'); return true;" onmousedown="changeImages('tab_home', 'images/tab_home-over.jpg'); return true;" onmouseup="changeImages('tab_home', 'images/tab_home-over.jpg'); return true;">  (616) 897-7877




Recurrent airway obstruction (RAO), or “Heaves”, is a naturally occurring respiratory disease of horses. Commonly called Chronic Obstructive Pulmonary Disease (COPD), it is different from the condition we see in people. There is still much debate over the cause of this disease, but many researchers consider Heaves to be a hypersensitivity (allergic) reaction to dusts or molds commonly found in a horse’s environment.


Heaves is characterized by periods of constriction in the lungs caused by accumulation of mucus and white blood cells and contraction of the smooth muscle lining the airways. Horses with heaves may have a long-term, spontaneous cough and exercise intolerance. They may also have a clear to white nasal discharge and increased respiratory rate and effort. Overuse of the abdominal muscles may make a horizontal “heave line” visible along the flanks. Horses may also experience significant weight loss. Diagnosing Heaves is based on the identification of these clinical signs and a history of a seasonal disorder associated with husbandry changes such as a change in hay, increased time spent indoors, trailering, or any exposure to a dusty environment. Listening to the lungs with a stethoscope, one can hear wheezes, crackles or rattles.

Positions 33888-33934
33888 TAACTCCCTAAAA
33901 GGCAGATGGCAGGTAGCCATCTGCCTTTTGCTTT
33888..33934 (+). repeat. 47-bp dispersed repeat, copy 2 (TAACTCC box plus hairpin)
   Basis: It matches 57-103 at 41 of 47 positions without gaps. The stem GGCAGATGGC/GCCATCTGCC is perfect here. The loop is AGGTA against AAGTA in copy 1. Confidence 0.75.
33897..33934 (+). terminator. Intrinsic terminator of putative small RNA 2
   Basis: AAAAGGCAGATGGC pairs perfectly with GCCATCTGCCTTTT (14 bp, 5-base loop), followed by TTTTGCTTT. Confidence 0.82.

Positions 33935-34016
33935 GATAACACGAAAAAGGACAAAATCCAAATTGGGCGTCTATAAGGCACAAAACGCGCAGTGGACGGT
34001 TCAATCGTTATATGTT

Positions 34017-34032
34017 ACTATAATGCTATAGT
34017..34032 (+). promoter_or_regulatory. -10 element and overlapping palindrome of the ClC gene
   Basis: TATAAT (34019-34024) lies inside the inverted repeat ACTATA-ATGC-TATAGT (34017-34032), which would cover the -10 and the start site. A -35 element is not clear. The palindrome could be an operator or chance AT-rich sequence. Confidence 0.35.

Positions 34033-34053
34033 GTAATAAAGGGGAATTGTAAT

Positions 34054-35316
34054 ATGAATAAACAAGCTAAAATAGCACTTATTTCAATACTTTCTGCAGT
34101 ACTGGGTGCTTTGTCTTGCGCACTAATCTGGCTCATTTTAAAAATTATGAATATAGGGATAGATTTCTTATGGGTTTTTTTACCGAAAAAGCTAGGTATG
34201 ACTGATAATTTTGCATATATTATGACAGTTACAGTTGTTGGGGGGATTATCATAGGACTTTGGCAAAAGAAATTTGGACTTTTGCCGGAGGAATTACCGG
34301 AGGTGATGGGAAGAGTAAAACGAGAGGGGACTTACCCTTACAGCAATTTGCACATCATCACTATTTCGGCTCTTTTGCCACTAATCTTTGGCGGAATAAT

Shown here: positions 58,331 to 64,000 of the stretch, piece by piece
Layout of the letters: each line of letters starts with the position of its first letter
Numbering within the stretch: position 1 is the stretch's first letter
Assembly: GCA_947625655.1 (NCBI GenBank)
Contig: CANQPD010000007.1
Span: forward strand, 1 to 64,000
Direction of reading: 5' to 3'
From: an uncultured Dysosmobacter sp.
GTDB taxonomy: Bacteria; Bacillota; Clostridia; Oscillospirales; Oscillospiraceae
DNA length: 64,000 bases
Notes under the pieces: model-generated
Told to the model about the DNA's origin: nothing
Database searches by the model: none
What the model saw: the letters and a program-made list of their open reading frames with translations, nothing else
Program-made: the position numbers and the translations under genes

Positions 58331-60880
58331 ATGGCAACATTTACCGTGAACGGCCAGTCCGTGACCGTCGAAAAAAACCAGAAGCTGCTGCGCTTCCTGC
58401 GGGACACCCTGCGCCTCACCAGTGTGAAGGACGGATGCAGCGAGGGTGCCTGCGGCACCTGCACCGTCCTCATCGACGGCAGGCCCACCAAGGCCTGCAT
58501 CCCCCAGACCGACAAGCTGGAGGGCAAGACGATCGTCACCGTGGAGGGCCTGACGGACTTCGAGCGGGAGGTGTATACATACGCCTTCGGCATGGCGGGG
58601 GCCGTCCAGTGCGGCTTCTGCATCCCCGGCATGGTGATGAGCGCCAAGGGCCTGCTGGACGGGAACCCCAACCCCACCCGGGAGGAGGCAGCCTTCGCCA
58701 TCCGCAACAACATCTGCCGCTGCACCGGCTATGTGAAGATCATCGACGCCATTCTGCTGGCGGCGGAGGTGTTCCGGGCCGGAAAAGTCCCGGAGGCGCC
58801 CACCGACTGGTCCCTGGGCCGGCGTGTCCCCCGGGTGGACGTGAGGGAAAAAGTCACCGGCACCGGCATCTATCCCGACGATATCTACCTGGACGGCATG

Treatment of RAO is based on the elimination of the source of irritation. This is the most critical and often the most difficult change to implement, as dusts and molds are prevalent in most equine environments. Horses suffering from Heaves may benefit from a pelleted complete feed or hay cubes, limiting exposure to hay dust. Unless the pasture worsens the condition, horses should be kept outdoors year ‘round with a 3-walled shelter. If the horse is kept indoors, they should be stalled nearest a door or at the end of an aisle where there is maximum air flow. The bedding in their stall and those surrounding should be shredded paper, shavings, peat moss, or clay to eliminate dusts and molds. Even with careful environmental changes, many horses continue to show signs of respiratory inflammation.


Because stabling changes take time to implement, immediate treatment to quiet the inflammation may be necessary. This may include intravenous or oral corticosteroids, such as Dexamethasone or Prednisolone, or less effective anti-inflammatories such as Banamine ®. Equine “inhalers” are also available with drugs that open the airways, similar to those used in humans. Some horses may also require a short-term antibiotic, as the compromised airways are susceptible to respiratory infections.


The ability to recognize this disease in horses and implement good stable management are important components to your horse’s respiratory health. If you have questions about this article or other respiratory diseases or you think your horse may show signs of recurrent airway obstruction, please contact Thornwood Equine for more information.